In a writing class last week, a participant was surprised to learn of the existence of the word complement. Like many professionals, she had thought compliment was the only form. But often the word we want is complement. Details: Complement and complementary relate to completing. When people or things...
A client wrote recently asking me to explain the difference between lie and lay. The question brought back fond memories. Although those fearsome verbs used to come up often in classes, no one asks about lie and lay anymore. In fact, my client was asking months after the class...
Driving from Portland to Seattle today, I heard an on-air radio apology about--of all things--grammar. Steve Scher, host of KUOW's Weekday, had said something like this on air: "Call in with your questions for Carl or I." A listener then emailed Steve a strongly worded correction, letting him know it...
Dear Reader: I'm not sure whether it's gender-based or not, but it certainly seems that more men than women have trouble opening a business letter with the salutation "Dear _____." In a recent writing class in Bellevue, Washington, several men admitted they couldn't force themselves to use "Dear" to...
In a meeting yesterday, a potential new client said, "It drives me nuts when I see a sentence that ends with a preposition." It was another case of anxiety brought on by a misunderstood grammar rule, with the damage no doubt done by an excellent, well-meaning, beautiful elementary school...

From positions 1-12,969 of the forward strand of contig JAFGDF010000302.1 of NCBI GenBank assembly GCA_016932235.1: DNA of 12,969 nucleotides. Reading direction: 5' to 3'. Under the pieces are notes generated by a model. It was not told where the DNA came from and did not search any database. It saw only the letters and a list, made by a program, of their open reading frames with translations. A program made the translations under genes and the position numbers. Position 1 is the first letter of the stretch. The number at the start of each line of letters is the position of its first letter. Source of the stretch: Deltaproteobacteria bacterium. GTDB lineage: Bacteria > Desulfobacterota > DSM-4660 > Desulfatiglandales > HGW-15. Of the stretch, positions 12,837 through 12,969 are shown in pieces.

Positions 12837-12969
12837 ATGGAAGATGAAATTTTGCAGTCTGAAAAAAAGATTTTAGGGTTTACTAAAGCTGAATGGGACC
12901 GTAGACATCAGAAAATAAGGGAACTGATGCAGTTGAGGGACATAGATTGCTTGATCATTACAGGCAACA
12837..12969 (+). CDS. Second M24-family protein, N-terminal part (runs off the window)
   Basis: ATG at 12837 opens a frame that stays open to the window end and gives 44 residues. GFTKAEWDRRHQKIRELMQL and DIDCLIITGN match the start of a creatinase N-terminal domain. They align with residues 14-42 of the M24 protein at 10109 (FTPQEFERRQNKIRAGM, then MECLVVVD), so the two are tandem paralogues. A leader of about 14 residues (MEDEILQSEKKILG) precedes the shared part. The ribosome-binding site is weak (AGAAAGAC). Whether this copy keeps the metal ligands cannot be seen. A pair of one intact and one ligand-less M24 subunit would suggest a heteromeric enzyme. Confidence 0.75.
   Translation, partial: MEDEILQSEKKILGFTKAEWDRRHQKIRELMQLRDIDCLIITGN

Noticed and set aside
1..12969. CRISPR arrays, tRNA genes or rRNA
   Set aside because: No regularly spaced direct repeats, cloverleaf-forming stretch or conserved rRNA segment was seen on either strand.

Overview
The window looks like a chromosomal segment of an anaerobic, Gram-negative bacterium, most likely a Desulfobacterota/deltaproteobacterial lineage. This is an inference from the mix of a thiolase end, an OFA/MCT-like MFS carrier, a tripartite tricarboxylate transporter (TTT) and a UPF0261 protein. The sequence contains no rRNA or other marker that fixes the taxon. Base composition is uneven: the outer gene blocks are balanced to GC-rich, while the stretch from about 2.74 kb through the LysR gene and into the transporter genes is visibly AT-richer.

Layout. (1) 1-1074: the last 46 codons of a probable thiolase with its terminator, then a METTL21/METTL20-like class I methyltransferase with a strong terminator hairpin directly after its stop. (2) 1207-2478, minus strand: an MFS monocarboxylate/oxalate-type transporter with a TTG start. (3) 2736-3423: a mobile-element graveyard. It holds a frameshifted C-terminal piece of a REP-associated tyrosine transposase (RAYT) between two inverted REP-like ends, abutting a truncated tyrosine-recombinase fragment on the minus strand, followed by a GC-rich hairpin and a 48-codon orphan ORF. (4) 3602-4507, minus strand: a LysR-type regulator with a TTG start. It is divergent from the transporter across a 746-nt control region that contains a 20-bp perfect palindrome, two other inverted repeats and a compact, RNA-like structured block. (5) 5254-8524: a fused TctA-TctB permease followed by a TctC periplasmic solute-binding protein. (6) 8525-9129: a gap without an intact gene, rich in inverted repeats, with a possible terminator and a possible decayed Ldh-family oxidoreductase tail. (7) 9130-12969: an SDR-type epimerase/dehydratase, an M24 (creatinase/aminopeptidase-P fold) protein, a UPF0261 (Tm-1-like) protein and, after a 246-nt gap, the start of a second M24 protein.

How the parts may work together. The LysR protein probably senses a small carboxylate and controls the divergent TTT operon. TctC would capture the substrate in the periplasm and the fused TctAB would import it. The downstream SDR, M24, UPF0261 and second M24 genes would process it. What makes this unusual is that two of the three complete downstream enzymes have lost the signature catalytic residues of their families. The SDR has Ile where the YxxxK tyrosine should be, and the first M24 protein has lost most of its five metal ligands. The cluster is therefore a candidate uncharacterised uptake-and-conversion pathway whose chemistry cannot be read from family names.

Last night I flew home from teaching in South Carolina, and this morning I had an email from one of my new Carolina friends: "I just thought of a question about something we didn't cover: when to use who vs. whom. . . . Any quick tips?" The quick tip is...
The other day our graphic designer, Debbie Esposito, emailed a common question: Which heading is punctuated correctly?    Heading 1: What Is "Computers for Kids"?    Heading 2: What Is "Computers for Kids?" To recognize the correct heading, follow this rule: If the entire sentence (or heading) is a question, the question...
While others comment about U.S. independence from British rule on this American holiday, I'm thinking about another rule: the rule of numbers in dates. These numbers are rendered correctly:     July 4 is a U.S. holiday.     The Fourth of July is a U.S. holiday.     The 4th of...